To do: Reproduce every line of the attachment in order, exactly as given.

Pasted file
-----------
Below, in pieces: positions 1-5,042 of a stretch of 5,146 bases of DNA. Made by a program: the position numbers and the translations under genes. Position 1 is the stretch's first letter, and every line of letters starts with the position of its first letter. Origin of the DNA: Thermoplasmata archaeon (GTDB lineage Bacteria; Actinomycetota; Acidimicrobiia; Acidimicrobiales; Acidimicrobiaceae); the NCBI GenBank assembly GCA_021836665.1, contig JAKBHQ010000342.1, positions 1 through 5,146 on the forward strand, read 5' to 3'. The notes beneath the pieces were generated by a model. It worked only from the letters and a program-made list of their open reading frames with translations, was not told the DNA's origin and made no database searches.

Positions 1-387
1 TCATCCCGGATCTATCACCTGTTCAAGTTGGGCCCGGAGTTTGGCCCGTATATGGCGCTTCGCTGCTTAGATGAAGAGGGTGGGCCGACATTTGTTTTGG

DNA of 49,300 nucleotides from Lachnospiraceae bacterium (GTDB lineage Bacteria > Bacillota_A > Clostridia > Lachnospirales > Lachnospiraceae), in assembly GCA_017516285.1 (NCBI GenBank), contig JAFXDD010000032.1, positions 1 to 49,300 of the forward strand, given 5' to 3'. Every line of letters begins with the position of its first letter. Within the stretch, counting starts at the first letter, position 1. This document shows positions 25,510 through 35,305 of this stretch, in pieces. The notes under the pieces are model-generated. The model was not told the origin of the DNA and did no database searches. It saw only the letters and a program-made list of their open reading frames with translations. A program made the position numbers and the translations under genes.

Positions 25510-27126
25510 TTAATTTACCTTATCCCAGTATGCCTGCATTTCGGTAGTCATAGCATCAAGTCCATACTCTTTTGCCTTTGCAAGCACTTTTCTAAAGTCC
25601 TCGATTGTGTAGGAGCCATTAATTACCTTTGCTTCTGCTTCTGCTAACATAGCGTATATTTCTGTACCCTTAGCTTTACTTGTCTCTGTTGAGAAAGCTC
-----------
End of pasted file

Below, in pieces: positions 1-5,042 of a stretch of 5,146 bases of DNA. Made by a program: the position numbers and the translations under genes. Position 1 is the stretch's first letter, and every line of letters starts with the position of its first letter. Origin of the DNA: Thermoplasmata archaeon (GTDB lineage Bacteria; Actinomycetota; Acidimicrobiia; Acidimicrobiales; Acidimicrobiaceae); the NCBI GenBank assembly GCA_021836665.1, contig JAKBHQ010000342.1, positions 1 through 5,146 on the forward strand, read 5' to 3'. The notes beneath the pieces were generated by a model. It worked only from the letters and a program-made list of their open reading frames with translations, was not told the DNA's origin and made no database searches.

Positions 1-387
1 TCATCCCGGATCTATCACCTGTTCAAGTTGGGCCCGGAGTTTGGCCCGTATATGGCGCTTCGCTGCTTAGATGAAGAGGGTGGGCCGACATTTGTTTTGG

DNA of 49,300 nucleotides from Lachnospiraceae bacterium (GTDB lineage Bacteria > Bacillota_A > Clostridia > Lachnospirales > Lachnospiraceae), in assembly GCA_017516285.1 (NCBI GenBank), contig JAFXDD010000032.1, positions 1 to 49,300 of the forward strand, given 5' to 3'. Every line of letters begins with the position of its first letter. Within the stretch, counting starts at the first letter, position 1. This document shows positions 25,510 through 35,305 of this stretch, in pieces. The notes under the pieces are model-generated. The model was not told the origin of the DNA and did no database searches. It saw only the letters and a program-made list of their open reading frames with translations. A program made the position numbers and the translations under genes.

Positions 25510-27126
25510 TTAATTTACCTTATCCCAGTATGCCTGCATTTCGGTAGTCATAGCATCAAGTCCATACTCTTTTGCCTTTGCAAGCACTTTTCTAAAGTCC
25601 TCGATTGTGTAGGAGCCATTAATTACCTTTGCTTCTGCTTCTGCTAACATAGCGTATATTTCTGTACCCTTAGCTTTACTTGTCTCTGTTGAGAAAGCTC